Nevertheless, senior Luke Murphy, who plays the omnipresent Pip, dove right into his role - and broke his leg in the process. Actually, an off-stage sports injury landed the longtime thespian on crutches, but he promises to be back on two feet by opening night tomorrow. “Rehearsals have been a little bit difficult,” Murphy said of his encumbrance. “A lot of acting is about body language, and I haven’t really been able to get into that much.”

While Pip struggles with a dirt-poor childhood and a sudden and mysterious windfall of wealth, Murphy struggles with his role’s more understated nature. “Pip is a lot more subtle than some of the other parts,” Murphy said. “It’s more difficult because he’s a character rather than a caricature.”

Charles Dickens was fond of characters in the extreme, perhaps none more so than the Machiavellian Miss Havasham, played here by senior Bonnie von Mechow. “She’s pretty much nuts,” von Mechow said of her character, a cold-hearted heiress made bitter by a jilting lover decades ago. “She’s sworn revenge against the opposite sex,” von Mechow said, “and she goes to great lengths to make people’s lives miserable.”

The transition from S-E senior to haggard old maid was made easier for von Mechow by what she calls a “10-pound wig,” but still there’s a challenge in being evil, in a Dickensian way. “It’s really hard being creepy,” she said. “Colleen kept telling me she needed to see more madness.”

Perhaps the greatest victim of Miss Havasham’s madness is her young ward Estella, played as an adult by senior Lauren Mettler. “She’s very impersonal, very cold,” Mettler said of her character, who becomes the object of Pip’s unrequited love. “She’s raised by Miss Havasham to hate men; she was basically ruined by her.”

Mettler’s previous stage roles have leaned more toward the whimsical side, but there’s nothing whimsical about Estella. “This is a more serious role for me,” she said, adding that the difficulty for her has been “trying to act like this cold-hearted lady, but showing that somewhere underneath she’s human, too. There are emotions beneath the corsets.”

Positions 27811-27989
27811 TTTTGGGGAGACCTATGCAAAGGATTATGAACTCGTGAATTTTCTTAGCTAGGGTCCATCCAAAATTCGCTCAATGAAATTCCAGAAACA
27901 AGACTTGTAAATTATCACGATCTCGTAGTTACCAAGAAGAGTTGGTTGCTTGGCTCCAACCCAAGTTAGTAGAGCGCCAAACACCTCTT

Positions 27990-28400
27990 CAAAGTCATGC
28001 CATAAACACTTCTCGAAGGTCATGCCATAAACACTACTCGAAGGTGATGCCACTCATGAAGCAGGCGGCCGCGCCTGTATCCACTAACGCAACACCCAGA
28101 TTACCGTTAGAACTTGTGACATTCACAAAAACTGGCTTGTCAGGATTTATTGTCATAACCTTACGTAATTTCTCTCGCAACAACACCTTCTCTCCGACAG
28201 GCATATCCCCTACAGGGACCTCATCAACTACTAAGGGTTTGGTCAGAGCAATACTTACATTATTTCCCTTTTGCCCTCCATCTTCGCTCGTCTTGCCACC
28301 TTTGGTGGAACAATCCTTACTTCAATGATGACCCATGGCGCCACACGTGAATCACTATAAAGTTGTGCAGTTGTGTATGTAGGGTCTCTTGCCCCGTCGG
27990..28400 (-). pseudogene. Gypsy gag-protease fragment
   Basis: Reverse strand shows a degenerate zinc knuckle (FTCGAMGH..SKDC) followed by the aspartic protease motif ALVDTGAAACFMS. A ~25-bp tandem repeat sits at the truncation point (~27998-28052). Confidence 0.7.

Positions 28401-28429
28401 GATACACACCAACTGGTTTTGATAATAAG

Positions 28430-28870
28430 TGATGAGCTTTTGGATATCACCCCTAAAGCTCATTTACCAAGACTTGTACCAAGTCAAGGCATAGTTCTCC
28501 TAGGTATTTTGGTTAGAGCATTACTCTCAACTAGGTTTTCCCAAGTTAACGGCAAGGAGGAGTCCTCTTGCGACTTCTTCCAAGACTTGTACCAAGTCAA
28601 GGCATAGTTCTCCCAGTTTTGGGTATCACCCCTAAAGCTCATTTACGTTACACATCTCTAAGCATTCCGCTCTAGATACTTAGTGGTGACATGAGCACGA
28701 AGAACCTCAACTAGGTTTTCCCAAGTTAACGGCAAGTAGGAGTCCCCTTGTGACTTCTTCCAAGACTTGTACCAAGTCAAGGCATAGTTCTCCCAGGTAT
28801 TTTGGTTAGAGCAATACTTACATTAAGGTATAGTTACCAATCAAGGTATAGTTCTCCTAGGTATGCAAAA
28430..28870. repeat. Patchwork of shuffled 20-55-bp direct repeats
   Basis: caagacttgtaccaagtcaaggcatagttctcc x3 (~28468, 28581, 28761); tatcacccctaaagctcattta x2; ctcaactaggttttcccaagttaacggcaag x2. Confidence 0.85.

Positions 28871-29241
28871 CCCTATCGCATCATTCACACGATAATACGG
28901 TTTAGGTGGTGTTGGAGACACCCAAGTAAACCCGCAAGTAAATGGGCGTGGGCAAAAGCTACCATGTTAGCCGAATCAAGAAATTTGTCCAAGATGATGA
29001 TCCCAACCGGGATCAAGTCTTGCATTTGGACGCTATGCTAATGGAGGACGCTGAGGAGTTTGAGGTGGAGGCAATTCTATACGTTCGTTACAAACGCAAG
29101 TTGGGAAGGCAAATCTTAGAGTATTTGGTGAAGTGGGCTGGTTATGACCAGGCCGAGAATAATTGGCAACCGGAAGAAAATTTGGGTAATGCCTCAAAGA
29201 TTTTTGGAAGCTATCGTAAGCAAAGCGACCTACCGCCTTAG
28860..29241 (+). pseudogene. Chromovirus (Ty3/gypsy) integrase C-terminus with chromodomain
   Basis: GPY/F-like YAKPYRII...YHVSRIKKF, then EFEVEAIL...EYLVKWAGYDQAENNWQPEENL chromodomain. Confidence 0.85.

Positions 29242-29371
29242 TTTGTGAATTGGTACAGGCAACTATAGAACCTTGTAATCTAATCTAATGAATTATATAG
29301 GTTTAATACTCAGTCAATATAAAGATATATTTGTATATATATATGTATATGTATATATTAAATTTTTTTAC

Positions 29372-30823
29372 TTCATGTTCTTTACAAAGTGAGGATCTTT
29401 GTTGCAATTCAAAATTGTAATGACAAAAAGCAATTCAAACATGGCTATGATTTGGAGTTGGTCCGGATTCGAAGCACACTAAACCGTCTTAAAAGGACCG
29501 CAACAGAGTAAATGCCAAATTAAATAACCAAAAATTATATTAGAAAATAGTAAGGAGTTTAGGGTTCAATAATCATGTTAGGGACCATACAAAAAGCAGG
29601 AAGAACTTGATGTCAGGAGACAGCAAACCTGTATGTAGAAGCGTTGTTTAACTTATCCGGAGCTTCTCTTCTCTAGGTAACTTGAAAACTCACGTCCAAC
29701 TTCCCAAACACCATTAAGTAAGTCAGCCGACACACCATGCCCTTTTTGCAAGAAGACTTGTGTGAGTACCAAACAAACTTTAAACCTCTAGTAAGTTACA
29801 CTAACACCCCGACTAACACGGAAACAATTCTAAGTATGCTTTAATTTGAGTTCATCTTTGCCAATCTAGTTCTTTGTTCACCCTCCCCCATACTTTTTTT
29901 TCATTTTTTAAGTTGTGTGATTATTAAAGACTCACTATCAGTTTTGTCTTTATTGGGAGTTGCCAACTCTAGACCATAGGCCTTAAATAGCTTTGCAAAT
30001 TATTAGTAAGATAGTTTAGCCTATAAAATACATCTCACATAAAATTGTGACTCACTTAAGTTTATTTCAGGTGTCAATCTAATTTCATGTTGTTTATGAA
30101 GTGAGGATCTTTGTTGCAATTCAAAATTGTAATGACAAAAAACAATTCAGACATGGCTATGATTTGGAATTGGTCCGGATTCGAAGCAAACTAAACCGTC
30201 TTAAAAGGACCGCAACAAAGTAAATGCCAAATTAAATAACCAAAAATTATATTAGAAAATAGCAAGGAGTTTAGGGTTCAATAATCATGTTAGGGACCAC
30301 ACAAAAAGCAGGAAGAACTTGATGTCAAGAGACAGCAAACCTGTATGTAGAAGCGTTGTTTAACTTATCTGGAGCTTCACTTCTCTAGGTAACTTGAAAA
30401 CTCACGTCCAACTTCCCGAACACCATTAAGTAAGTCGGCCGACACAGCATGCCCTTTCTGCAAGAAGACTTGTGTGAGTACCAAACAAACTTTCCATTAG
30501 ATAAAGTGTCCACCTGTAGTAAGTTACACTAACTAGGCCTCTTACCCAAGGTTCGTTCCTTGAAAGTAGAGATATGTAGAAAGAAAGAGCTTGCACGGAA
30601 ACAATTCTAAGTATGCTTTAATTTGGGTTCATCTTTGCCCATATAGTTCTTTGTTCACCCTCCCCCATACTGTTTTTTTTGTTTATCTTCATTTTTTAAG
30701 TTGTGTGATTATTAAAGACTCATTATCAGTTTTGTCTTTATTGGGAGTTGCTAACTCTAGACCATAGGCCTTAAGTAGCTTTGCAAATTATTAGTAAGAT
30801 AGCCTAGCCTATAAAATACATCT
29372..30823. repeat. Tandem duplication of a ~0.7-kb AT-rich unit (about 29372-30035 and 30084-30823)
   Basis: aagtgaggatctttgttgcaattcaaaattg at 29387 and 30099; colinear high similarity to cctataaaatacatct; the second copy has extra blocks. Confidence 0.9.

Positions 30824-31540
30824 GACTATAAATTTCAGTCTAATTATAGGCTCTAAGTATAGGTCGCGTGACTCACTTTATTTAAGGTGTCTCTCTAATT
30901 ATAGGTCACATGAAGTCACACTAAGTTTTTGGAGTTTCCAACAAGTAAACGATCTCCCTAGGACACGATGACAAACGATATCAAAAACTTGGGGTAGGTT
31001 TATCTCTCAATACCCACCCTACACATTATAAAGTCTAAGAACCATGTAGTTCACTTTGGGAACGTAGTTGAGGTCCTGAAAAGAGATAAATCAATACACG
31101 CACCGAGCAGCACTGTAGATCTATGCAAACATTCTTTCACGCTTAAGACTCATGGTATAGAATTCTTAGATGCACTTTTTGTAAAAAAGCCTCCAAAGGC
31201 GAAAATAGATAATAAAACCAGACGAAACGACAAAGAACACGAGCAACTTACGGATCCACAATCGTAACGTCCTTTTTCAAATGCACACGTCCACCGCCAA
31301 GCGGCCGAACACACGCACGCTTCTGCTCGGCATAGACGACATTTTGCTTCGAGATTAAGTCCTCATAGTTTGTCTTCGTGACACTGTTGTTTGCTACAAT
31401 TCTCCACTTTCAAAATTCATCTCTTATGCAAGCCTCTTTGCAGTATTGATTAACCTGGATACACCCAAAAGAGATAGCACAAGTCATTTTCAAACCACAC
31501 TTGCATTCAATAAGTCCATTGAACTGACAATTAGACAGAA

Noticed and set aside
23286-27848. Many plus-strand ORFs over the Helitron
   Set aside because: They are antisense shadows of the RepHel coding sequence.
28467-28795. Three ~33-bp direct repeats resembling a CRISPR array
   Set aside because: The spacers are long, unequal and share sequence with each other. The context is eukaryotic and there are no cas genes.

While “Great Expectations” is largely a serious drama, that doesn’t mean the students involved in the drama club aren’t having fun, and learning along the way. “The cast has really come together,” von Mechow said. “We’ve got such a wide variety of people in it this year, but everyone has really fit into their characters and gotten along.”

“It seems like I’ve always been doing this,” Murphy said of his high school drama career. He added that even while he doesn’t intend to pursue acting, the drama club experience “has really helped me in the long run, in how I relate to people and not getting nervous or being shy.”

Mettler added that being on stage “allows you to do anything or become anyone you want.”

It’s giving that kind of experience to her students that keeps Law-Tefft coming back as the club’s advisor year after year. “I love working with the kids,” the director said. “They have such great energy. You’d think that they would tire me out, and sometimes they do, but really their energy on stage transfers to me.”

To catch the wave of that energy yourself, check out the S-E Drama Club’s presentation of “Great Expectations” in the high school auditorium Friday and Saturday nights at 8 p.m. Tickets are $6 and are available from Service Pharmacy in Sherburne or at the door.


in the AI standings. Kellie departs, taking my hopes and dreams of a rout with her. Harlot.

The new standings:

Laura 10
Aurora 11
Luke 12
Me 12
Mom 13